14 Using intelligent transportation systems data archives for traffic simulation applications 14 Off-Ramps VolumesOriginal and Corrected (Case 3) SR-826 EB ORIGINAL OFF RAMPS CORRECTED OFF RAMPS Detector Station On Ramps Volumes Original and Corrected (Case 3) SR-826 EB ORIGINAL ON RAMPS CORRECTED ON RAMPS 0 Detector Station The results presented above also provide additional insights regarding the impacts of data quality reported by the data warehouse. If significant errors remain in the data, the quality of the results will be affected. Further research is needed to determine the minimum data quality requirement to produce acceptable results. 6. CONCLUSIONS This paper has illustrated the development and application of a series of data manipulation procedures for the utilization of ITS data archives to support simulation modeling. The procedures allow the extraction of collected volume data from ITS data archives, automatic identification of temporal patterns in the data, automatic segmentation of daily demands into dynamically captured sub-periods to best fit the variations in the demands, resolving possible spatial inconsistencies in the data, and estimating missing volumes. The developed procedures have been implemented as an automated tool for simulation model generation. The tool provides a graphic interface for end users to download data from the STEWARD data warehouse, identify and select ideal traffic patterns, perform segmentation on traffic demands, conduct spatial conciliation to reconcile data inconsistency and estimate missing volumes, and generate new simulation model files based on the purified data. The procedures and the developed tool can easily be adapted by other traffic agencies to interface with their ITS data archives. Although the main obective of the developed procedures and the tool is to produce data for microscopic simulation applications, they can also be used to support other applications such as macroscopic, mesoscopic, and demand forecasting modeling applications.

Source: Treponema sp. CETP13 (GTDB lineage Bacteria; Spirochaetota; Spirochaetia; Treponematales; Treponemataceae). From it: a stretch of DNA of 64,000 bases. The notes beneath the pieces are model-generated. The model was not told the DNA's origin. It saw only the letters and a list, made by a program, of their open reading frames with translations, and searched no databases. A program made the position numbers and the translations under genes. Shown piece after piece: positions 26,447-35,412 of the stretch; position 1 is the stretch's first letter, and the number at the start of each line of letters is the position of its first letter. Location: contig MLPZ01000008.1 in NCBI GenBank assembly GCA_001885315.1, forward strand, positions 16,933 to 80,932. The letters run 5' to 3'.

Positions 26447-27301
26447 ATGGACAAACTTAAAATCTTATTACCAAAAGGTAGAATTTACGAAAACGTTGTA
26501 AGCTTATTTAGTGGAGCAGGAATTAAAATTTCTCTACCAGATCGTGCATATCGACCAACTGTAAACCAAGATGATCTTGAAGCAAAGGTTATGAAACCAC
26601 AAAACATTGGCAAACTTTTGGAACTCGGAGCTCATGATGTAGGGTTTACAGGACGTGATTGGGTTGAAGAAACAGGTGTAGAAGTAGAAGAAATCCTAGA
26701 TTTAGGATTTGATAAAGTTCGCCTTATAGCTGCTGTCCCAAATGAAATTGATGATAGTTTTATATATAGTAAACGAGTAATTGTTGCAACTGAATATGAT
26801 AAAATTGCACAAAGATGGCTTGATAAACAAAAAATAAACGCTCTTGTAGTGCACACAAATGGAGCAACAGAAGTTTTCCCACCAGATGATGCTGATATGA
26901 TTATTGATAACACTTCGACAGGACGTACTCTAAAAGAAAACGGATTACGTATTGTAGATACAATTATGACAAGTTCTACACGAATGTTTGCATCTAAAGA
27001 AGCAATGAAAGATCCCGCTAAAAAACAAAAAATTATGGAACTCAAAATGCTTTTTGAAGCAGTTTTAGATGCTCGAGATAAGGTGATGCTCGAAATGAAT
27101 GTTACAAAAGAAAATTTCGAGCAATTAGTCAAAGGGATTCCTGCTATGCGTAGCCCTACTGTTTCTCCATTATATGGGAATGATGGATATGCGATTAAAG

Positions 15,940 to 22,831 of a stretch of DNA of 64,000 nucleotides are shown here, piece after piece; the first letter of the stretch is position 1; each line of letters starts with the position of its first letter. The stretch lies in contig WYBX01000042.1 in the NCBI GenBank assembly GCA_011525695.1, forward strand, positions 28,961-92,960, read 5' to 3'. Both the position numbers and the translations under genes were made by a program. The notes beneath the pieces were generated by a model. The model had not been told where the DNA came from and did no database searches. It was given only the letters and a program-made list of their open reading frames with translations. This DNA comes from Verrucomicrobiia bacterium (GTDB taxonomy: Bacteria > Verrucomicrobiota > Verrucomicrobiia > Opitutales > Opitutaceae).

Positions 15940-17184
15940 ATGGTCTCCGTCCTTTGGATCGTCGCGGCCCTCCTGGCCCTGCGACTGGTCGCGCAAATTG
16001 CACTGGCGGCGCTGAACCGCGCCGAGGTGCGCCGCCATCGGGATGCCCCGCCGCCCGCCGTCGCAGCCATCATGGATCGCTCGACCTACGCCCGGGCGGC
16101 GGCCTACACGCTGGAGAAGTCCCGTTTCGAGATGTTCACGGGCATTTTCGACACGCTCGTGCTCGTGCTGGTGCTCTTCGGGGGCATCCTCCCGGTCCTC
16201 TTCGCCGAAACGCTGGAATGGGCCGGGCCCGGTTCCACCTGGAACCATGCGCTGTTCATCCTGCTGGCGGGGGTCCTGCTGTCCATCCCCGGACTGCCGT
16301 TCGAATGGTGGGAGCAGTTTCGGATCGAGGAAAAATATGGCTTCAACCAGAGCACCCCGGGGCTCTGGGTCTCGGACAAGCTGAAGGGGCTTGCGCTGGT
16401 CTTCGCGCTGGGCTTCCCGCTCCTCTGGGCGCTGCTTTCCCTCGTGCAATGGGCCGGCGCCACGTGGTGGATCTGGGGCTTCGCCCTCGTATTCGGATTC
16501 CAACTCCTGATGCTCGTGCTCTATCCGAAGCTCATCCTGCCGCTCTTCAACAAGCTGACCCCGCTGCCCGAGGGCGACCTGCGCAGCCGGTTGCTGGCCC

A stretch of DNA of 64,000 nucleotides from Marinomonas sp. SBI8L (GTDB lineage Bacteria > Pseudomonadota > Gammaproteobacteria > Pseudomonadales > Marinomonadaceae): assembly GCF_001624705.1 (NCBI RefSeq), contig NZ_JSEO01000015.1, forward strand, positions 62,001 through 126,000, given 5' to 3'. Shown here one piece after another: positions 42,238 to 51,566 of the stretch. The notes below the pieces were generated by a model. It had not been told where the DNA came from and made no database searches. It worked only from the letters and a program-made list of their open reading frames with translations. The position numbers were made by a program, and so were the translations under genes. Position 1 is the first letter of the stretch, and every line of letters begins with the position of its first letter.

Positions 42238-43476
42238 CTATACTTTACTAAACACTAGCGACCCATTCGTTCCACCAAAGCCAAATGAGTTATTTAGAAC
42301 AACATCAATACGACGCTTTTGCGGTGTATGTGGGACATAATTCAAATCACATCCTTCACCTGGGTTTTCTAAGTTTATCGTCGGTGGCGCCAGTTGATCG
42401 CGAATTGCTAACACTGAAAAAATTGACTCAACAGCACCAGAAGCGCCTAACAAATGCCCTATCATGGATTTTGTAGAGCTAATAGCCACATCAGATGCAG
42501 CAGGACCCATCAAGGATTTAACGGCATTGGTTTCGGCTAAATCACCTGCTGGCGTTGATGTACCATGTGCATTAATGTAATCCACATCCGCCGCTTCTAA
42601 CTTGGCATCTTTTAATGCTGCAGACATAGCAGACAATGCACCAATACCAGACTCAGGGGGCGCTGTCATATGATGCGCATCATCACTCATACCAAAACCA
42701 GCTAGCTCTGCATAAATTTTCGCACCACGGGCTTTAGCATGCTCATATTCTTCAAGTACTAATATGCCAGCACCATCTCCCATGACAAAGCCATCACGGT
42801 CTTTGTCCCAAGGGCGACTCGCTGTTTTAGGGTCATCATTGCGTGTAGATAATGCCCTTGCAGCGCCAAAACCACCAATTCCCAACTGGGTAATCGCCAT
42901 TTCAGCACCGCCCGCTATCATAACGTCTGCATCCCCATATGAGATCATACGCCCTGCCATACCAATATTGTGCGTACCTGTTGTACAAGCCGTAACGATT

15 Alvarez, Hadi and Zhan 15 Acknowledgement The work reported in this paper was conducted as part of a proect funded by the Florida Department of Transportation Research Center. The authors gratefully acknowledge the FDOT support of this effort. References Alpaydin, E. (2004) Introduction to Machine Learning. The MIT Press, Massachusetts. Barceló, J. García, D. and Kirschfink, H. (2002) Scenario Analysis a Simulation Based Tool for Regional Strategic Traffic Management. 9 th World Conference on Intelligent Transport Systems, Chicago. Barceló, J. Kirschfink, H. and Torday, A. (2003) An Integrated Software Platform to Assist Advanced Traffic Management Decisions. 10 th World Conference on ITS, Madrid. Federal Highway Administration (2004) Archived Data Management Systems - A Cross- Cutting Study. Publication FHWA-JPO FHWA, U.S. Department of Transportation. Gomez, G., Horowitz, R. and May A. (2004) Calibration of VISSIM for a Congested Freeway. Report UCB-ITS-PRR , University of California, Berkeley. Hillier, F., Frederick S., Gerald J. and Lieberman K. (2004) Introduction to Operations Research. McGraw-Hill, New York. Chu, S. Hart, D. Keogh, E. and Pazzani, M. (2001) An Online Algorithm for Segmenting Time Series, International Conference on Data Mining. Hourdos, J. Michalopoulos, P. and Xin, W. (2006) Preprocessing Volume Input Data for Improved Traffic Simulation. Transportation Research Record: Journal of the Transportation Research Board, No. 1965, Transportation Research Board of the National Academies, Washington D.C., pp XVI Congreso Chileno de Ingeniería de Transporte Santiago Octubre 2013